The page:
Michael Habib

Michael Habib
University of California, Los Angeles | UCLA · Department of Medicine

PhD

About

76
Publications
33,411
Reads
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2,029
Citations
Additional affiliations
September 2012 - present
Natural History Museum of Los Angeles County
Position
  • Research Associate
October 2009 - present
Carnegie Museum Of Natural History
Position
  • Research Associate
August 2009 - June 2012
Chatham University
Position
  • Professor (Assistant)
Education
August 2004 - May 2011
Johns Hopkins Medicine
Field of study
  • Functional Anatomy

Publications

Publications (76)
Article
Full-text available
Pterosaurs thrived in and around water for 160 + million years but their take-off from water is poorly understood. A purportedly low floating position and forward centre of gravity barred pterosaurs from a bird-like bipedal running launch. Quadrupedal water launch similar to extant water-feeding birds and bats has been proposed for the largest pter...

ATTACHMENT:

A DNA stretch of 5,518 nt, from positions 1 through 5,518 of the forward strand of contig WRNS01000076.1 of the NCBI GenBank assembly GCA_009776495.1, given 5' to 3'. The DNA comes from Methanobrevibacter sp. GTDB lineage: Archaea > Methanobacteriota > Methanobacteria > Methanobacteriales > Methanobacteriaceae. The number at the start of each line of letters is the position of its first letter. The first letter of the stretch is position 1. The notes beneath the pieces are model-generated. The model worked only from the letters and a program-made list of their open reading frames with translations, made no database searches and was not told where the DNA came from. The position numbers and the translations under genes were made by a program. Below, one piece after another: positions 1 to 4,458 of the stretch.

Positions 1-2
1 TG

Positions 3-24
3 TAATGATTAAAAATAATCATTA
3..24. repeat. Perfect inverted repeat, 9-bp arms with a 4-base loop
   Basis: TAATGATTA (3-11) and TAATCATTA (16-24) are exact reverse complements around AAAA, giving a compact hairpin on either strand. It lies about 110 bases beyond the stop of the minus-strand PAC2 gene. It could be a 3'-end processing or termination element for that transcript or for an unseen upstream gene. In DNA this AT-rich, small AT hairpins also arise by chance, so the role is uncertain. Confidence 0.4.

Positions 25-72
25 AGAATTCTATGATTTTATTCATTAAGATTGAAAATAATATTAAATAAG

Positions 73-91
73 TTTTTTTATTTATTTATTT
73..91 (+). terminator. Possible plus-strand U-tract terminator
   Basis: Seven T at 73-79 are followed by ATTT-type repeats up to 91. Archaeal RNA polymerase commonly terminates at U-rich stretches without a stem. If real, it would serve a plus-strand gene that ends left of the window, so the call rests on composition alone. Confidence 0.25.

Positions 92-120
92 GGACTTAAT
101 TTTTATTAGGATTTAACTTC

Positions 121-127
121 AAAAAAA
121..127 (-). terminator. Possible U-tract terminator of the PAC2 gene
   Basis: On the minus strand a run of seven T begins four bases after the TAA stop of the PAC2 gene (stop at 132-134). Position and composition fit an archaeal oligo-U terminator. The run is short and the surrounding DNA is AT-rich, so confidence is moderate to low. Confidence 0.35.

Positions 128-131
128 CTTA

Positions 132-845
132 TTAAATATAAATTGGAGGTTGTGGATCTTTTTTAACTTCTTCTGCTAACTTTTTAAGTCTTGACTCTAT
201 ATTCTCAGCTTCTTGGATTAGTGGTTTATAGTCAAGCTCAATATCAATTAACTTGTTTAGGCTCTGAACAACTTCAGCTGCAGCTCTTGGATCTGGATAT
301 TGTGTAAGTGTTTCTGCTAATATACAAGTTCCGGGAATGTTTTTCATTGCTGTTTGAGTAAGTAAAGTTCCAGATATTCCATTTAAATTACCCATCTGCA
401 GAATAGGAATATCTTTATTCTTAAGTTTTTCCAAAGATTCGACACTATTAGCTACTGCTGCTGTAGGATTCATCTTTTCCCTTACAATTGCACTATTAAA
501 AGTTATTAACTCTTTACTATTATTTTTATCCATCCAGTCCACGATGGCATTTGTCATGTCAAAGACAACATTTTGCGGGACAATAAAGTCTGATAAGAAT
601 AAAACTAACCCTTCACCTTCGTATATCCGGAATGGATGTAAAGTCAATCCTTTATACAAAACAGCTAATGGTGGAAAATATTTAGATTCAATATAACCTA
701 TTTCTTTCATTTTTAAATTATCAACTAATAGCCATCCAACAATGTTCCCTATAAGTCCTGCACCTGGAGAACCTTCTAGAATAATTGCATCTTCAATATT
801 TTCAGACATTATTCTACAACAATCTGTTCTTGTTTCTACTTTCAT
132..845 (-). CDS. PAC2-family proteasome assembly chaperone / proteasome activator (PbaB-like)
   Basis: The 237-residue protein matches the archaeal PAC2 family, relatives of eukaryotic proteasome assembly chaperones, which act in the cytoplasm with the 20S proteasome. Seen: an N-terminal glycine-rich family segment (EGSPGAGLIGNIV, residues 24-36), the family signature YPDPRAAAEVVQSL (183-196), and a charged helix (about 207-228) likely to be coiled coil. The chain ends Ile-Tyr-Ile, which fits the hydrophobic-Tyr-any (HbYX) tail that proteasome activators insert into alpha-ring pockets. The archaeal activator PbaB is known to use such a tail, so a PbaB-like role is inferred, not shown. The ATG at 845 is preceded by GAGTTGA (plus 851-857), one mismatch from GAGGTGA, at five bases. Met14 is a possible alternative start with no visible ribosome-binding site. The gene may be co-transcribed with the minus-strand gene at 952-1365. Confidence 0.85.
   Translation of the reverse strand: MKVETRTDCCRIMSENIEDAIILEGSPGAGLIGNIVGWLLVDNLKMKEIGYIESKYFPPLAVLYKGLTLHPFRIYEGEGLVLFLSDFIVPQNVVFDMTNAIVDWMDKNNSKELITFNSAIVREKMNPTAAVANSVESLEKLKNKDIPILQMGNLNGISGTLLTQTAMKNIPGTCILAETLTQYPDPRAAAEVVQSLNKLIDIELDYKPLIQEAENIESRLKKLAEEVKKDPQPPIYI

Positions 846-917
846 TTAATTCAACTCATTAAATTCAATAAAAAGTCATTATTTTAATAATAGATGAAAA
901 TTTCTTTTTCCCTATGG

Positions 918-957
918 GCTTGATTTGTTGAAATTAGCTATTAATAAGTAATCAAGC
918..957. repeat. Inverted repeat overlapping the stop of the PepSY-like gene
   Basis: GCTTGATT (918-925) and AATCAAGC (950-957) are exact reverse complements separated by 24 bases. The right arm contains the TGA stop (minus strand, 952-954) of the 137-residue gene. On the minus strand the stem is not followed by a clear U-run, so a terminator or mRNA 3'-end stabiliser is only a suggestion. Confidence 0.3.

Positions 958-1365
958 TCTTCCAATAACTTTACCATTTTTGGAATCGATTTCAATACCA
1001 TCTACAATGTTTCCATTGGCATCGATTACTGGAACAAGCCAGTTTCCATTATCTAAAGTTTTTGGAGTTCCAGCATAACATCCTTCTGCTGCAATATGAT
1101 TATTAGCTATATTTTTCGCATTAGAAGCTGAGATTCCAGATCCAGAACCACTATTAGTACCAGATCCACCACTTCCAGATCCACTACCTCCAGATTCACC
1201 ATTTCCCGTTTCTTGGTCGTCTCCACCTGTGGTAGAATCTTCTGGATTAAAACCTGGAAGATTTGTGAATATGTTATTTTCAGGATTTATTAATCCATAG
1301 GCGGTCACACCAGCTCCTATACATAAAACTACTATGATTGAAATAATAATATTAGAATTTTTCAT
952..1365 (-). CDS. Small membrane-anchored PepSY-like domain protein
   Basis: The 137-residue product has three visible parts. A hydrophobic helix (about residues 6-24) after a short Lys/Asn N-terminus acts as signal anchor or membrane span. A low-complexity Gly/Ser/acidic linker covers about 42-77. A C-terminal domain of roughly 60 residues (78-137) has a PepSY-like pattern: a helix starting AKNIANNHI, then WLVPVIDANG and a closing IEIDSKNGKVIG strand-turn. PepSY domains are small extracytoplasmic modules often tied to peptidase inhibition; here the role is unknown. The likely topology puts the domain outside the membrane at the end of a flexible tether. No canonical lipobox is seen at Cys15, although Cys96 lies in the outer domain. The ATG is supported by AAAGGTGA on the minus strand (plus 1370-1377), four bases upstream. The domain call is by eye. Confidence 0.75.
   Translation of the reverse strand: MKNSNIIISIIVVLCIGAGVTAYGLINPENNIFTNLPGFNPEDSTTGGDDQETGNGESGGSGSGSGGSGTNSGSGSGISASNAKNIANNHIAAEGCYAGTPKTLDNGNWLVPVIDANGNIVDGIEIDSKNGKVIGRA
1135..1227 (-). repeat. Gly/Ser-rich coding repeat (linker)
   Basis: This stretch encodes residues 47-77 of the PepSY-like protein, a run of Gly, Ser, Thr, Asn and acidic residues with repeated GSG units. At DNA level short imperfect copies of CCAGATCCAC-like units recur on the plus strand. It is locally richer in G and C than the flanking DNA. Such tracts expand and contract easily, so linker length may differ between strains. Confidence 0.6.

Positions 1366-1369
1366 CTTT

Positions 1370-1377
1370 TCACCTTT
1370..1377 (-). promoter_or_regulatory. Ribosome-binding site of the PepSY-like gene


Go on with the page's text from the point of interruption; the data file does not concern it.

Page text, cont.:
Article
Full-text available
Pterosaurs were the first vertebrate flyers and lived for over 160 million years. However, aspects of their flight anatomy and flight performance remain unclear. Using laser-stimulated fluorescence, we observed direct soft tissue evidence of a wing root fairing in a pterosaur, a feature that smooths out the wing–body junction, reducing associated d...
Article
Full-text available
In the recent study in Current Biology by Pei and colleagues¹, we used two proxies — wing loading and specific lift — to reconstruct powered flight potential across the vaned feathered fossil pennaraptorans. The results recovered multiple origins of powered flight. We respectfully disagree with the criticism raised by Serrano and Chiappe² that wing...
Chapter
Full-text available